The Safe and Accurate Food Labeling Act has passed the U.S. House on a 275-150 vote, another step to ensuring that farmers will be able to use the safe technology, GMOs. The news was welcomed by a variety of politicians and ag groups.
“For the past two years we have worked hard to defend our farmers’ right to use the amazing advances in biotechnology that allow them to increase yields, while reducing water and pesticide use,” stated Rep. [Mike Pompeo (R-KS)]. “These genetically engineered products are not only providing safe food for Kansans, but will feed the next billion people across the world. Through the course of several hearings on GMOs, along with the hundreds of safety studies that have been done over the last 20 years, the argument over the safety of GMOs has now been put to rest.”
House Agriculture Biotechnology subcommittee chair Rodney Davis of Illinois says the bill allows labeling based on science.
“This will allow for an open, transparent public process so that the FDA can establish such standards based on the facts, the science and the input received,” said Davis.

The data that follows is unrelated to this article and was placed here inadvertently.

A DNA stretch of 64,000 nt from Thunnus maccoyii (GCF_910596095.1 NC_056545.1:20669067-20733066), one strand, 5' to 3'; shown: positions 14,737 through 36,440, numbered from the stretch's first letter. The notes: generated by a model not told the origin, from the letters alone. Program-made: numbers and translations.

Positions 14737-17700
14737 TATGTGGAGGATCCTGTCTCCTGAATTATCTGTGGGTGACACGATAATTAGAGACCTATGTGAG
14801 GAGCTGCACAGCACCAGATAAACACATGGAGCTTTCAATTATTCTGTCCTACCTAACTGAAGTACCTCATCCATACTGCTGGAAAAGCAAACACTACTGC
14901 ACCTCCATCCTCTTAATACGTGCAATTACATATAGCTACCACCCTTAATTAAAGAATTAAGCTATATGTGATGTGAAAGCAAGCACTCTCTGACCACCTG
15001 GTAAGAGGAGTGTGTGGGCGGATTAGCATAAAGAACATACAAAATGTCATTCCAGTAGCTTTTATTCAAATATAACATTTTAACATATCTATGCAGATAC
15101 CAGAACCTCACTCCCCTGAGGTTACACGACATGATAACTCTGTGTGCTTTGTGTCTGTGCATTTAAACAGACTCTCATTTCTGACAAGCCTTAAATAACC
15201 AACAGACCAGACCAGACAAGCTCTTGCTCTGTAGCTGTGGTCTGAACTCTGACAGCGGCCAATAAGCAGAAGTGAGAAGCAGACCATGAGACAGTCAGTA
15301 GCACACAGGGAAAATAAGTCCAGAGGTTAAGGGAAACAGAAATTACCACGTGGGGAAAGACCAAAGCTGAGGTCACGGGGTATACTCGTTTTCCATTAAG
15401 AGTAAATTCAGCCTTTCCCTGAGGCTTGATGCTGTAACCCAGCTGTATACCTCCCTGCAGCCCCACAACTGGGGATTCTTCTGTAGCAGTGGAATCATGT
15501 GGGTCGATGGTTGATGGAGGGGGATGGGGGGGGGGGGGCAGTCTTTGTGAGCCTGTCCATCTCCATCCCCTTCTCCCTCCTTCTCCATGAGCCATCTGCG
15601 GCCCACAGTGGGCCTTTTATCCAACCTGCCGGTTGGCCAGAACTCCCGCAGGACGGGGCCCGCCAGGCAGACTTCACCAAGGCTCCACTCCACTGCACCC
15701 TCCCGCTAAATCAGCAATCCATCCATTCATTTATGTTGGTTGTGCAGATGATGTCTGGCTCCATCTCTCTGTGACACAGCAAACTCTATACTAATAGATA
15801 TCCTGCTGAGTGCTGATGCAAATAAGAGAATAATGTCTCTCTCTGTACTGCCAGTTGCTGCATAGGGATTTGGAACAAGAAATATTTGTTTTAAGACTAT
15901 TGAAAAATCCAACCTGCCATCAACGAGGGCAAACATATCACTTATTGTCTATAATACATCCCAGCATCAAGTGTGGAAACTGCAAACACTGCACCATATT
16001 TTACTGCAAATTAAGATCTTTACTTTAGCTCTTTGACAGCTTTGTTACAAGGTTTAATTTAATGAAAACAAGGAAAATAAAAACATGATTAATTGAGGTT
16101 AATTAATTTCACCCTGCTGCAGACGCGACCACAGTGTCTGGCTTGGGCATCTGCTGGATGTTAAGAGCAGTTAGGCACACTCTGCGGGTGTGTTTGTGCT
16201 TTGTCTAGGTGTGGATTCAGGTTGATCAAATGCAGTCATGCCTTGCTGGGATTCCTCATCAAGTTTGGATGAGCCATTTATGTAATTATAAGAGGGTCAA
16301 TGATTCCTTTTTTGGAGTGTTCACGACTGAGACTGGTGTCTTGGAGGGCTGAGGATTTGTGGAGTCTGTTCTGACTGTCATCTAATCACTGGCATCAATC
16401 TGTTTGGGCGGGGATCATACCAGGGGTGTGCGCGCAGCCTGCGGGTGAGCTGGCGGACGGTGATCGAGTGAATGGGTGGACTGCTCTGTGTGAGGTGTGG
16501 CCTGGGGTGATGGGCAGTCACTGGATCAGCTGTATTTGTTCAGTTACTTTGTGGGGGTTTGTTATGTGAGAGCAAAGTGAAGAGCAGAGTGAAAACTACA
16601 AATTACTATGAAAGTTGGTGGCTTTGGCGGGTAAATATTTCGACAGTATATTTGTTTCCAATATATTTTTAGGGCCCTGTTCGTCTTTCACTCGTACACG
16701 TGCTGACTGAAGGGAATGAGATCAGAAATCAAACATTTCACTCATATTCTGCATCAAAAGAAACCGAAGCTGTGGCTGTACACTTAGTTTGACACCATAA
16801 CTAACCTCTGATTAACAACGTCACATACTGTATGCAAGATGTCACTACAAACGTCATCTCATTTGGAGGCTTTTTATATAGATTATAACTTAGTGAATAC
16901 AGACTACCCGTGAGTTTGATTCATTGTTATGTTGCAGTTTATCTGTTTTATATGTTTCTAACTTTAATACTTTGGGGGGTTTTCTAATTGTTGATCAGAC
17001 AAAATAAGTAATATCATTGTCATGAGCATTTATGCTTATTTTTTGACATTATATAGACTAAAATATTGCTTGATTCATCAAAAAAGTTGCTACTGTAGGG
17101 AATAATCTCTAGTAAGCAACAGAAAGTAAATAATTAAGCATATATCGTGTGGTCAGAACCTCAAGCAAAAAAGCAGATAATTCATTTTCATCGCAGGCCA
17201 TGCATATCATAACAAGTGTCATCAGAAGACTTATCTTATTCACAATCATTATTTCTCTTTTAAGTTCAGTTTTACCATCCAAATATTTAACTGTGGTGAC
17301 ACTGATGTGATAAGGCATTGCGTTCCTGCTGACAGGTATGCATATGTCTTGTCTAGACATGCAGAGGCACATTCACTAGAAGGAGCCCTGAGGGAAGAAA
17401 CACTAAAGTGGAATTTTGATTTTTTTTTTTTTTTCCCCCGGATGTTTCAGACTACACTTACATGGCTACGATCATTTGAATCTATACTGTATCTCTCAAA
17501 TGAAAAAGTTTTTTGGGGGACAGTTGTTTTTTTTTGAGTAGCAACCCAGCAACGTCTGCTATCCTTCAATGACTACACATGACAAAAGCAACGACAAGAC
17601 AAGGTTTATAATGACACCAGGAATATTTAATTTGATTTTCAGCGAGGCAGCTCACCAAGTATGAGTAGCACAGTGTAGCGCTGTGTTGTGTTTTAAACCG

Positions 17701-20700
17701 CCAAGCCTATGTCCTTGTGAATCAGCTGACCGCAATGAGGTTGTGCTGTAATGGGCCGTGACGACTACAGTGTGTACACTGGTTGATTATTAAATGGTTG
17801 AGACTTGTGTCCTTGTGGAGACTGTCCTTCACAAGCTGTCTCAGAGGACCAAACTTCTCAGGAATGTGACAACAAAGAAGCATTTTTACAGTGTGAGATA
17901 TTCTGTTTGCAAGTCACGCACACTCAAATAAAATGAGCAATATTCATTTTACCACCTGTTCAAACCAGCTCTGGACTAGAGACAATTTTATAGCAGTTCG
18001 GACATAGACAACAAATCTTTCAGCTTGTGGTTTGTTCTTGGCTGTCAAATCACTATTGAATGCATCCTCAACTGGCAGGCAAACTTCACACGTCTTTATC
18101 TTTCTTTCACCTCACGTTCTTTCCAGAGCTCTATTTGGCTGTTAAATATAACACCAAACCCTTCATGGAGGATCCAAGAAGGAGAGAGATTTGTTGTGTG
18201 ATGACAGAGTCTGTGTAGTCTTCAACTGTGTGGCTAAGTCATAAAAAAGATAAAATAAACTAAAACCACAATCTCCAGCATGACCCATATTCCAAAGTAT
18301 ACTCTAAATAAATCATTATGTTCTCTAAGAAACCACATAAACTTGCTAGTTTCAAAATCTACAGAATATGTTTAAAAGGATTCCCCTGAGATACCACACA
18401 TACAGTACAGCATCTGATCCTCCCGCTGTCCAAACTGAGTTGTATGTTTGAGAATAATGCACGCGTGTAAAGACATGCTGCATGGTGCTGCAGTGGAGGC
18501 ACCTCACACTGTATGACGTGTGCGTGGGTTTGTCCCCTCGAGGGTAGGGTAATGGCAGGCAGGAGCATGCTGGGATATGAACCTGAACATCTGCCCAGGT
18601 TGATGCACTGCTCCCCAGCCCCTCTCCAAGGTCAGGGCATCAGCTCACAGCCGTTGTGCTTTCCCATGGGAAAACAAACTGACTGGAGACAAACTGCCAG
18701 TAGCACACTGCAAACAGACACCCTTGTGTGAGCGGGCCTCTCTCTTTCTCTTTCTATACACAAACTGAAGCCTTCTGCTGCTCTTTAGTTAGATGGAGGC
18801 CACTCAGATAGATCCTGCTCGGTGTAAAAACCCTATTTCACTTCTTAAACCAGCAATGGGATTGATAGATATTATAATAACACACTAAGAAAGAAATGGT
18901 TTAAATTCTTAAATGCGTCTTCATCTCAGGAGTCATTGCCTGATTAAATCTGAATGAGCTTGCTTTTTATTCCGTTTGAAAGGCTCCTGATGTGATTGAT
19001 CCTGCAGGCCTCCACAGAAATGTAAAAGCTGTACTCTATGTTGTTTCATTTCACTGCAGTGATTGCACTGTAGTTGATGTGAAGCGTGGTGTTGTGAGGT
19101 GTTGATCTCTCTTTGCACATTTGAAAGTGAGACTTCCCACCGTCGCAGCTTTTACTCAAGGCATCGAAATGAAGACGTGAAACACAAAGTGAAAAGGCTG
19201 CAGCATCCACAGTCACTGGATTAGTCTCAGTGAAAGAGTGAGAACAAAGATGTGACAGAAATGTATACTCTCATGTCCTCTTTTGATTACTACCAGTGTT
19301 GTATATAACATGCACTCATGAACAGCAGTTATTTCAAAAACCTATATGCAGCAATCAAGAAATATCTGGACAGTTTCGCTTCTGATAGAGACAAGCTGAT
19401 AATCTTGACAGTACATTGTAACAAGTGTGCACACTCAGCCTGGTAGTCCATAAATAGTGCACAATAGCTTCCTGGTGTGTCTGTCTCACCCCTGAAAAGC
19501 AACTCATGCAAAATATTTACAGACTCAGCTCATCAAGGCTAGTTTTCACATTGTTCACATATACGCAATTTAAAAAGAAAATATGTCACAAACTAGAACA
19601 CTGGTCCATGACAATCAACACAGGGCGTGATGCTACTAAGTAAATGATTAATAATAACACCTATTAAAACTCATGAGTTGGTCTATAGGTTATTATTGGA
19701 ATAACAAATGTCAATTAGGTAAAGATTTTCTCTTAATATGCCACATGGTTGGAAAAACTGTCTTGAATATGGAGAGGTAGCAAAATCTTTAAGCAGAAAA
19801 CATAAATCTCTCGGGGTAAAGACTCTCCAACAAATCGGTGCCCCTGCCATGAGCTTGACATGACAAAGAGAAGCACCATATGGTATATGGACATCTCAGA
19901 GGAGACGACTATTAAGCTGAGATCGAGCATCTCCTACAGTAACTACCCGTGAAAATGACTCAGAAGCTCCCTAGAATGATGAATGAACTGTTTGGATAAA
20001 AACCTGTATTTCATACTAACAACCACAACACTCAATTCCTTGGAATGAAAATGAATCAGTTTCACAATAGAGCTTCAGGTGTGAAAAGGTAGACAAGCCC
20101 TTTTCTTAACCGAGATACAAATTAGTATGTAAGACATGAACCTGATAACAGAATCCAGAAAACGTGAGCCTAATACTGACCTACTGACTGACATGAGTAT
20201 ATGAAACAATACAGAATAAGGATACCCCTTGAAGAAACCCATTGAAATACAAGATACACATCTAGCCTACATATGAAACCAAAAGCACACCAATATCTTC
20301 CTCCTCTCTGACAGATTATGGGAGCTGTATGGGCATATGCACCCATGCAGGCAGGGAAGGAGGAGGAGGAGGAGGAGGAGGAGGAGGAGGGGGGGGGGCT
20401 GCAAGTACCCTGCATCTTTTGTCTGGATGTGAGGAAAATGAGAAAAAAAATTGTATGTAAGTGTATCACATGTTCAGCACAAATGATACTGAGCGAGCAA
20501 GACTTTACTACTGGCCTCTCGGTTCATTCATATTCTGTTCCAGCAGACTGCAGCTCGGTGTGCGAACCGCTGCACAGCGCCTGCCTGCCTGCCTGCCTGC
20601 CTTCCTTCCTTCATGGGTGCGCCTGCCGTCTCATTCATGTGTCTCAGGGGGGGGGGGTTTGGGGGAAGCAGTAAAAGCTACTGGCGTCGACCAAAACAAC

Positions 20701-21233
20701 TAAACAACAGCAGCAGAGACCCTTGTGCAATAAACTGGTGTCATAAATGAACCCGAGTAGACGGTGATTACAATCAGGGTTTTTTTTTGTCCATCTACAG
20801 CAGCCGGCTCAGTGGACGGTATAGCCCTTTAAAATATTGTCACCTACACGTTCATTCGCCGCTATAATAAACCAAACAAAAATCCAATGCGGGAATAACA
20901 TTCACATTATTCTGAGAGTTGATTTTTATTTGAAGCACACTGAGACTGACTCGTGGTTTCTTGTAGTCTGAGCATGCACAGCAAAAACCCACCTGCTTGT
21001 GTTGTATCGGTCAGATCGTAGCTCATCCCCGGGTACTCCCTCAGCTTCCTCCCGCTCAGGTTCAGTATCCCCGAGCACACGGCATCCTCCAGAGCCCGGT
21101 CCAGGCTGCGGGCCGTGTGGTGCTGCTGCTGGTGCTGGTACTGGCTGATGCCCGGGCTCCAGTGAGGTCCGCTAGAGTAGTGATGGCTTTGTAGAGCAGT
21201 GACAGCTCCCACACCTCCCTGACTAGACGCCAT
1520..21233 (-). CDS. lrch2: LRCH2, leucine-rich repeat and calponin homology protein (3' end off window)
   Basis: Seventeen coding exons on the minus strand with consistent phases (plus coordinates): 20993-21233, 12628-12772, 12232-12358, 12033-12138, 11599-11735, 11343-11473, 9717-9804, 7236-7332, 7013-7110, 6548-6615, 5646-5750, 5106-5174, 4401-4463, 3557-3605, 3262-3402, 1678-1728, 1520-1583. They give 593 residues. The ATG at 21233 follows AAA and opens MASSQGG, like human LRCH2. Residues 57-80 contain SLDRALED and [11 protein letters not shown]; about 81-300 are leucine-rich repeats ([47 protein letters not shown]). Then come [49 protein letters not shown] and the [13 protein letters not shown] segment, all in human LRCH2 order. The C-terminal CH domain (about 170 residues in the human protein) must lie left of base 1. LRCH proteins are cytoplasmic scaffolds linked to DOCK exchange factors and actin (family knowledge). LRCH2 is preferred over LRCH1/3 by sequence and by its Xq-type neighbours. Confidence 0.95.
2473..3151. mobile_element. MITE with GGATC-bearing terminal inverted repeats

The Coalition for Safe Affordable Food called the vote a victory for consumer choice, science and fact-based food labeling.
“Today’s vote is the result of members of Congress standing up for science, common-sense and the well-being of their constituents,” said CFSAF spokesperson Claire Parker. “We offer a wholehearted thank you to members who voted yes today and advanced this legislation that protects consumer choice, food safety and accurate and informative food labeling.”
The American Soybean Association (ASA) joined the praise for the positive vote for the bill, which establishes a national, voluntary framework for the labeling of foods either containing or not containing genetically engineered ingredients.
“The passage of the Safe and Accurate Food Labeling Act is a significant victory for the freedom of soybean farmers to make the most of the broad range of advances that biotechnology provides for our industry,” said Wade Cowan, ASA President and a soybean farmer from Brownfield, Texas.